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Royal Naval Biography/Nourse, Joseph


JOSEPH NOURSE, Esq.
A Companion of the Most Honorable Military Order of the Bath.
[Post-Captain of 1804.]

This officer was made a Lieutenant Dec. 10, 1799, and served as such on board the Courageux, of 74 guns, commanded by the late Vice-Admiral Sir Samuel Hood, K.B. by whom he was successively advanced to the rank of Commander and Post-Captain.

On the 29th Aug. 1800, Lieutenant Nourse volunteered to assist in cutting out an enemy’s ship from under the batteries in Vigo bay, which service was gallantly performed by the boats of a squadron under Sir John Borlase Warren, The enemy made a most desperate resistance, her commander having secured the hatchways to prevent his people from retreating, and cheered the British as they advanced to the attack, She proved to be la Guêpe, French privateer, of 300 tons, mounting 18 nine-pounders, with a complement of 161 men; 25 of whom were killed, and 40 wounded. The boats, (20 in number) had only 4 men killed, 1 drowned, and 20 wounded. Among the latter were Lieutenants Henry Burke (the senior officer) severely, John Henry Holmes, and Joseph Nourse, slightly[1].

At the latter end of 1802, when Sir Samuel Hood resided at Trinidad as one of his Majesty’s joint Commissioners for that island, Lieutenant Nourse commanded the Advice, a small vessel employed as a tender to the colony; and when his friend succeeded to the chief command on the Leeward Islands’ station, vacant by the death of Rear-Admiral Totty, he accompanied him into the Blenheim 74, from which ship Sir Samuel’s broad pendant was afterwards removed into the Centaur of similar force.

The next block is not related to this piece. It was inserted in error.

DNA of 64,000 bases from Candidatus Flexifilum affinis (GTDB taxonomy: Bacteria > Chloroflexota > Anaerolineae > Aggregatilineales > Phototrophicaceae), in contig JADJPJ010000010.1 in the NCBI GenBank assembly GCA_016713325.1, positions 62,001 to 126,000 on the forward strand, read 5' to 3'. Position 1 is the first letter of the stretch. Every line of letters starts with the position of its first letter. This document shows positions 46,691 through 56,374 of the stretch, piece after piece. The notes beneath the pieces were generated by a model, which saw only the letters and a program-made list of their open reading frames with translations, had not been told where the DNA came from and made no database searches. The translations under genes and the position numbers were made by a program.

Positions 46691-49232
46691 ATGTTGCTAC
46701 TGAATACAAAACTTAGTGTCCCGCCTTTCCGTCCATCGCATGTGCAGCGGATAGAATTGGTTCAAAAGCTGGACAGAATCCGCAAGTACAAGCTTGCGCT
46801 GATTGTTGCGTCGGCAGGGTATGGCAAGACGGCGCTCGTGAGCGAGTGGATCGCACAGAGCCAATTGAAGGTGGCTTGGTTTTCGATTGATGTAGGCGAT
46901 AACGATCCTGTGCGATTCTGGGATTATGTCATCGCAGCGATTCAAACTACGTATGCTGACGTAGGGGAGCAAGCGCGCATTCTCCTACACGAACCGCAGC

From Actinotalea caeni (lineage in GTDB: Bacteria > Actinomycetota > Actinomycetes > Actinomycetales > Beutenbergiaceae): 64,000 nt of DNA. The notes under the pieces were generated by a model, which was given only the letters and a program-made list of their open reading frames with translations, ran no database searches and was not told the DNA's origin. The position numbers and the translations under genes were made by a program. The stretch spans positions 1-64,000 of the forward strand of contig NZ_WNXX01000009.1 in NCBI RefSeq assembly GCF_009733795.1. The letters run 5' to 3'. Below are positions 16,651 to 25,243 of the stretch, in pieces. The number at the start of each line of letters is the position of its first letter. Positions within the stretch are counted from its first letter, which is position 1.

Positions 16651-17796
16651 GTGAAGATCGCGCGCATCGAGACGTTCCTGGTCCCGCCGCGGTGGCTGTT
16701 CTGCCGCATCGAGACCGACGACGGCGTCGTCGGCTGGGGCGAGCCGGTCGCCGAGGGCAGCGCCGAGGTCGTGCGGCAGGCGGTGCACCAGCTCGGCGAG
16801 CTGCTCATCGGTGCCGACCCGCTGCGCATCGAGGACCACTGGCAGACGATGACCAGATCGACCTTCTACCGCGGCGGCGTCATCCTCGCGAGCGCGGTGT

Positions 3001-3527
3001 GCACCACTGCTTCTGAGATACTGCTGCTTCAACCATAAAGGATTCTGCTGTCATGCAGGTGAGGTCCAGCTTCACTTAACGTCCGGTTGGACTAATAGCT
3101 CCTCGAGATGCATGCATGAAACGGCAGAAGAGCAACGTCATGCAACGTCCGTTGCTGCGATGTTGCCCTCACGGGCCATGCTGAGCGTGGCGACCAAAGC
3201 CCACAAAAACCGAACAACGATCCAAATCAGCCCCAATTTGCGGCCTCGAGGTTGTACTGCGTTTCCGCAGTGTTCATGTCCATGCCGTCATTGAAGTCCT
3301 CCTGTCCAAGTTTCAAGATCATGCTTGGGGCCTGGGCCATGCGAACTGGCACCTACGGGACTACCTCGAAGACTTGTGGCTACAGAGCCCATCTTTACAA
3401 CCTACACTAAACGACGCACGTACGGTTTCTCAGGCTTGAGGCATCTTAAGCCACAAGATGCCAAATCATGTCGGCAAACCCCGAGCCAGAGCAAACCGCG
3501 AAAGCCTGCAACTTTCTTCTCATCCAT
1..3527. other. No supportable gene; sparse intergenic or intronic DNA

After assisting at the reduction of St. Lucia and Tobago, in 1803, Lieutenant Nourse was promoted to the rank of Commander in the Cyane sloop of war. On the 2d Jan. 1804, he re-captured an English coast of Guinea trader; and in the course of six weeks from that period, we find him capturing three French privateers, carrying in the whole 30 guns and 236 men. His post-commission bears date April 30. 1804.

In our memoir of Captain Frederick L. Maitland we have noticed the capture of le Braave, a French privateer on the Irish station, Mar. 16, 1804. This vessel was purchased by the merchants of Barbadoes, presented by them to Government, commissioned as a post-ship, and placed under the command of Captain Nourse, who on the fourth day of his first cruise, Oct. 17, 1804, after a chase of 13 hours, and an exchange of bow and stern-chasers, captured the Napoleon, French privateer, of 18 guns and 150 men. A few days afterwards l’Heureux, of 10 six-pounders and 80 men shared a similar fate; and on the 8th April, 1805, la Desirée, of 14 guns and 71 men, was added to his list of prizes. This latter vessel, a fine schooner, after being decoyed within musket-shot, had the temerity to return his fire, by which she suffered a loss of 7 men killed and wounded.

Captain Nourse subsequently commanded the Frederickstein, Volontaire, and Severn frigates, on the Mediterranean and North American stations. The following account of a novel proceeding, extracted from the Naval Chronicle, may not prove unacceptable to those who have never before heard it related: